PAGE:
Sunflower from the Sunflower State

Sunflower from the Sunflower State

Monday, October 15, 2012

Curves Ahead


A wheat crop can have as many twists and turns as the end of this field.

Farmers like their neat, straight rows. They may not admit it. But they do.
If "Fred" farms along a well-traveled road, he doesn't want "Harry" commenting at the coffee shop about his inferior planting skills based on irregular rows.

With today's GPS technology, maybe there isn't as much coffee shop talk about straight rows. Or the teased farmer can blame any perceived deficiencies on a technological breakdown. (Hey, anybody who has ever used technology will believe that claim. And, just for the record, we don't yet have GPS equipment on the County Line.)

But as I walked past a small lot planted to wheat last week and saw all the twists and turns at the end of the field, I thought it was a good analogy for a wheat crop anyway.

Our 2013 wheat crop is emerging. It got a good drink of water with anywhere from 0.80" to 1" of rain early Saturday morning. But there are a lot of calendar days between the late September-early October planting and next June's harvest.

There are sure to be plenty of twists and turns in the 9-month growing season.  Will we get the rain we need to break a two-year drought? Will there be a late freeze? There's more mystery there than in a bestselling thriller.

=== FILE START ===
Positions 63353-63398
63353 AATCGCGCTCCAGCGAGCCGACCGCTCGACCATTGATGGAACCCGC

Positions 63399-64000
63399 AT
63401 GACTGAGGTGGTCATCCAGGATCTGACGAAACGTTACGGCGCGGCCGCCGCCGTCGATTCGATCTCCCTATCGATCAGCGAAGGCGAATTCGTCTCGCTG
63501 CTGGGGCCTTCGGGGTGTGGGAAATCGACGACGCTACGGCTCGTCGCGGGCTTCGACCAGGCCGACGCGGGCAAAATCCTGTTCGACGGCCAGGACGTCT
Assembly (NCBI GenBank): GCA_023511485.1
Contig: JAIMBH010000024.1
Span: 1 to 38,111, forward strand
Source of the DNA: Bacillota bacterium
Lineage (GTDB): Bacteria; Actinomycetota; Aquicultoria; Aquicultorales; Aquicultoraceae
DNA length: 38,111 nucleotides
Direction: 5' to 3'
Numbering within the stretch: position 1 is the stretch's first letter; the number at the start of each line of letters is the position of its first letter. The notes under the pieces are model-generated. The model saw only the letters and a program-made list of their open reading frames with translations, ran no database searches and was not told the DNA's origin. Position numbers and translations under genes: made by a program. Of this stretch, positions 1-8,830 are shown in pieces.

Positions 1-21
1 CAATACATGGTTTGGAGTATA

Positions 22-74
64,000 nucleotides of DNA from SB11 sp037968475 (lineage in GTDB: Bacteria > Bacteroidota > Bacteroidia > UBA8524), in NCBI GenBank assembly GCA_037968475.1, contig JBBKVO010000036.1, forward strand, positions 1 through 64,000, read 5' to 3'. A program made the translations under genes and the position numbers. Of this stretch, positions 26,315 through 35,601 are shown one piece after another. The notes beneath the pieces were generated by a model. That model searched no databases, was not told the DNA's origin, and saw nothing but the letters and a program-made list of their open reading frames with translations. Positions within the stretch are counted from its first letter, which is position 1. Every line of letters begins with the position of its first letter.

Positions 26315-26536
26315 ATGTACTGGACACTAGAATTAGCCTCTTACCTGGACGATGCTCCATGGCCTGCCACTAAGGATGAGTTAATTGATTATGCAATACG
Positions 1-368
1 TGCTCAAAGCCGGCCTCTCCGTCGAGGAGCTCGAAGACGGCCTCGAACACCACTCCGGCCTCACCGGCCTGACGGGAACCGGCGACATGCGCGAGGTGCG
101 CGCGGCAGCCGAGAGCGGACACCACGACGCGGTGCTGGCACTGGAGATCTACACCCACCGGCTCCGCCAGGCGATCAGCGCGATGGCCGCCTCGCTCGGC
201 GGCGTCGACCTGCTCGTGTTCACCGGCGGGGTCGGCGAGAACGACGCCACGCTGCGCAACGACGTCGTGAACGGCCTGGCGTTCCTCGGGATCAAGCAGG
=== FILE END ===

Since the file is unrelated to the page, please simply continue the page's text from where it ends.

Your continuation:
But, no matter the twists and turns, it's continues to be a miracle, no matter how many times you see it. 

Rock hard seeds no bigger than a freckle are tucked away an inch or two into the earth. It's nourished with a bit of moisture and fertilizer, and a tender plant sprouts. And it doesn't matter that the ground is a million times the weight of the seed. It still pushes its way toward the light and emerges from the ground in brilliant green.
And we pray the plants somehow survive and thrive despite drought and wind and disease to produce the crop that Kansas is famous for.
Let's hope the twists and turns of this just-begun story produce a happy ending come Harvest 2013.

1 comment:

  1. Your Winter Wheat is up and you got rain! Glad to hear it.

    I think your second to the last picture is very neat.

    ReplyDelete